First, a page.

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Dalton's law of partial pressures equivalent to volume ratio?

  1. Nov 15, 2011 #1
    1. The problem statement, all variables and given/known data

    I had a general inquiry about a relation in my physical chemistry textbook. It stated that when determining the partial pressure of an ideal gas component in a mixture/solution, instead of using the standard Dalton's law: Pi = xiPtot, one can simply use the relation Pi = (volume i : volume mixture or solution)Ptot.

    I am having a hard time convincing myself of this and have not been able to find a derivation of this in either my book or online. Can someone please help me get started?



    2. Relevant equations





    3. The attempt at a solution
     
  2. jcsd
  3. Nov 16, 2011 #2

    Borek

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    Staff: Mentor

    PV=nRT is all you need. How does n depend on V?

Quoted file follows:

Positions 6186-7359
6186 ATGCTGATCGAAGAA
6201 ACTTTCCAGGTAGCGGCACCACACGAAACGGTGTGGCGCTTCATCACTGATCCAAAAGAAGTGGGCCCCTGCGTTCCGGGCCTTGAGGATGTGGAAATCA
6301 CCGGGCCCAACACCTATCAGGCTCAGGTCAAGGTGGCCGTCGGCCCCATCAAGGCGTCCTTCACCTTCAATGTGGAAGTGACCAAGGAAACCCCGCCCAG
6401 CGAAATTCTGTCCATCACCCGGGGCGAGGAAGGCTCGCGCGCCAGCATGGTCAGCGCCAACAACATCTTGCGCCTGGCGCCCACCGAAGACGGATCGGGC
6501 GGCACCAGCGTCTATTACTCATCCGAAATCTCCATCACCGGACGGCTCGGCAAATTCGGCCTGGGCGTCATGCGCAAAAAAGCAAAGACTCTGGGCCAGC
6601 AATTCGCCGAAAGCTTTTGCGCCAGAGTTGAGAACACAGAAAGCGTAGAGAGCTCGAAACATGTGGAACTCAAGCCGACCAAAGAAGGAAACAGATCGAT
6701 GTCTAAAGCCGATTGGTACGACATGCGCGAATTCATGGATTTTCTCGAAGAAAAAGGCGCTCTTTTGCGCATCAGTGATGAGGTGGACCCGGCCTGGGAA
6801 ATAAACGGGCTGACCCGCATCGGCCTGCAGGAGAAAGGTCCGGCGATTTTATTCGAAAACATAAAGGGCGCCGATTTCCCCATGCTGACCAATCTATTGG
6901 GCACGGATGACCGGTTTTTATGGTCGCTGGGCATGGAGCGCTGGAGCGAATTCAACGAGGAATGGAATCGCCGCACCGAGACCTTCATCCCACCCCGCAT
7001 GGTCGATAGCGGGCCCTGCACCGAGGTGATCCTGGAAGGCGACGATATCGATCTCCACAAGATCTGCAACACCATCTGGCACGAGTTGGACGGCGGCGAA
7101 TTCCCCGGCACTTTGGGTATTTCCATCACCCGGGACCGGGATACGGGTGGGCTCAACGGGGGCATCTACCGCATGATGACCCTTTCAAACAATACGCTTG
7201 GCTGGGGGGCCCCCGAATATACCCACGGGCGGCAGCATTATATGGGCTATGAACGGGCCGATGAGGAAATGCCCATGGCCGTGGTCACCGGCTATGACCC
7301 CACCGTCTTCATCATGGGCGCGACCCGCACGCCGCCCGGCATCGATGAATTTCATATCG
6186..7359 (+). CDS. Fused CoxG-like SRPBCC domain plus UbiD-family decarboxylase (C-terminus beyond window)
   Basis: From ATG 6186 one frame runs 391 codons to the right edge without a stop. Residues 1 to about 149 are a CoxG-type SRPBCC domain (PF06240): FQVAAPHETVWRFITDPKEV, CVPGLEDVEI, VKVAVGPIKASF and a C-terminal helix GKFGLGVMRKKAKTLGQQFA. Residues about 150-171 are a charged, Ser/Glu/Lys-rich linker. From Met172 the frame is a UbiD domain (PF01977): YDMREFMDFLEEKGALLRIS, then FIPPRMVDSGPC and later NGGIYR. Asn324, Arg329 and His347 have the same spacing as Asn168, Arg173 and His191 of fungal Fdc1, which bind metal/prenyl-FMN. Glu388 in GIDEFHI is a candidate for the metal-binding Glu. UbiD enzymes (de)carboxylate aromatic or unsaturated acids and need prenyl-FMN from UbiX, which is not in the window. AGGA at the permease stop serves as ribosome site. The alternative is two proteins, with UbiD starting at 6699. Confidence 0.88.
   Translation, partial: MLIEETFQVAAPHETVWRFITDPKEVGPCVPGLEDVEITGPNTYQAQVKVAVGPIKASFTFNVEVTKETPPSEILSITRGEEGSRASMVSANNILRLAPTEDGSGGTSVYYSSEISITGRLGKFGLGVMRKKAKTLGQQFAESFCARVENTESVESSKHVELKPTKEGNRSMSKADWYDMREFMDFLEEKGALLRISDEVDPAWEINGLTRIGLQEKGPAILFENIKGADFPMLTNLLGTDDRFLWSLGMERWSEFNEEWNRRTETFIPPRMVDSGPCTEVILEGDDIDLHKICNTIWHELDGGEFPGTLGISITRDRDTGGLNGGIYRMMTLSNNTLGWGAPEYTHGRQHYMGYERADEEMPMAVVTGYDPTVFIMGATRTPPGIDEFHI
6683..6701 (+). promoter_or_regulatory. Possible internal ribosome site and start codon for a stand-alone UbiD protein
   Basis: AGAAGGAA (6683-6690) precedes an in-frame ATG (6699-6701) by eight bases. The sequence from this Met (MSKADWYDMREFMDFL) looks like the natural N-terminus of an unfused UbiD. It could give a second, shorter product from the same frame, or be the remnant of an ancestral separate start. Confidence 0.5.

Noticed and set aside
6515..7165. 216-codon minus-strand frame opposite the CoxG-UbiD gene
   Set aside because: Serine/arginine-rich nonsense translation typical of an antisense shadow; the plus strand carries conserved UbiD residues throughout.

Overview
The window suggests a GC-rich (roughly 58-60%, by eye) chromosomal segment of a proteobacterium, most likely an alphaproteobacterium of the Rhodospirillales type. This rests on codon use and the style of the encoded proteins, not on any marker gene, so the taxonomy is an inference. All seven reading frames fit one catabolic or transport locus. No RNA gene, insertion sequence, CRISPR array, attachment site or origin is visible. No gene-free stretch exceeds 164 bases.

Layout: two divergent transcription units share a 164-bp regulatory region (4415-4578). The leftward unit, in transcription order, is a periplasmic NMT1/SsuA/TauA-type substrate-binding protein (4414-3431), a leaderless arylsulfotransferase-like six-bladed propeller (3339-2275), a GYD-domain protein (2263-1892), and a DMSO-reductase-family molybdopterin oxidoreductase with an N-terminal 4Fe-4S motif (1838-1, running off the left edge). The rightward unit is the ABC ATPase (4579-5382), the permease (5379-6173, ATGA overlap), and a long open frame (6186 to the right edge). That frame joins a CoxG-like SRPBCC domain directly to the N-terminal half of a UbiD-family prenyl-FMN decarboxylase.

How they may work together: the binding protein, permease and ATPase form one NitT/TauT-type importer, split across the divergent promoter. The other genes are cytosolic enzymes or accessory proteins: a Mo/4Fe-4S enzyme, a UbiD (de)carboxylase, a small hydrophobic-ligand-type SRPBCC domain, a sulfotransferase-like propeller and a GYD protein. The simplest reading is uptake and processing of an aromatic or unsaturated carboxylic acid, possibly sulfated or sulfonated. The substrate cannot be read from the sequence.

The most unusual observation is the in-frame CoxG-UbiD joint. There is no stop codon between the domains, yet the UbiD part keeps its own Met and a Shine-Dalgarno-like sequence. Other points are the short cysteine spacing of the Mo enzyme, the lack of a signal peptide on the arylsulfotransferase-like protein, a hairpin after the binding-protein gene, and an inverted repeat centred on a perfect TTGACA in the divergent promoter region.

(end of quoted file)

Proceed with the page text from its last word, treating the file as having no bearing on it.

Well, perhaps adding obvious

    [tex]n_{total} = \sum n_i[/tex]

    will help.
     
  4. Nov 16, 2011 #3
    Assuming we are dealing with a binary solution, that gets me here...(still stuck)

    xi = ni/ntot

    ni = PiVi/RT

    ntot = PiVi/RT + PjVj/RT

    ni/ntot = PiVi/(PiVi + PjVj)

    .....?


    Obviously we want xi to somehow equal Vi/ Vtot
     
  5. Nov 16, 2011 #4

    Borek

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    Staff: Mentor

    You don't have separate PiVi pairs. If you sum partial pressures Pi it is equivalent to assuming all gases occupy the same volume Vtotal, if you sum partial volumes Vi it is equivalent to assuming all gases are under the same pressure Ptotal.
     
  6. Nov 16, 2011 #5
    Ah, i see what you are saying now.

    If we write ni = ViPtot/RT this leads us to the conclusion.

    I am curious now why ni = ViPtot/RT = VtotPi/RT in general
     
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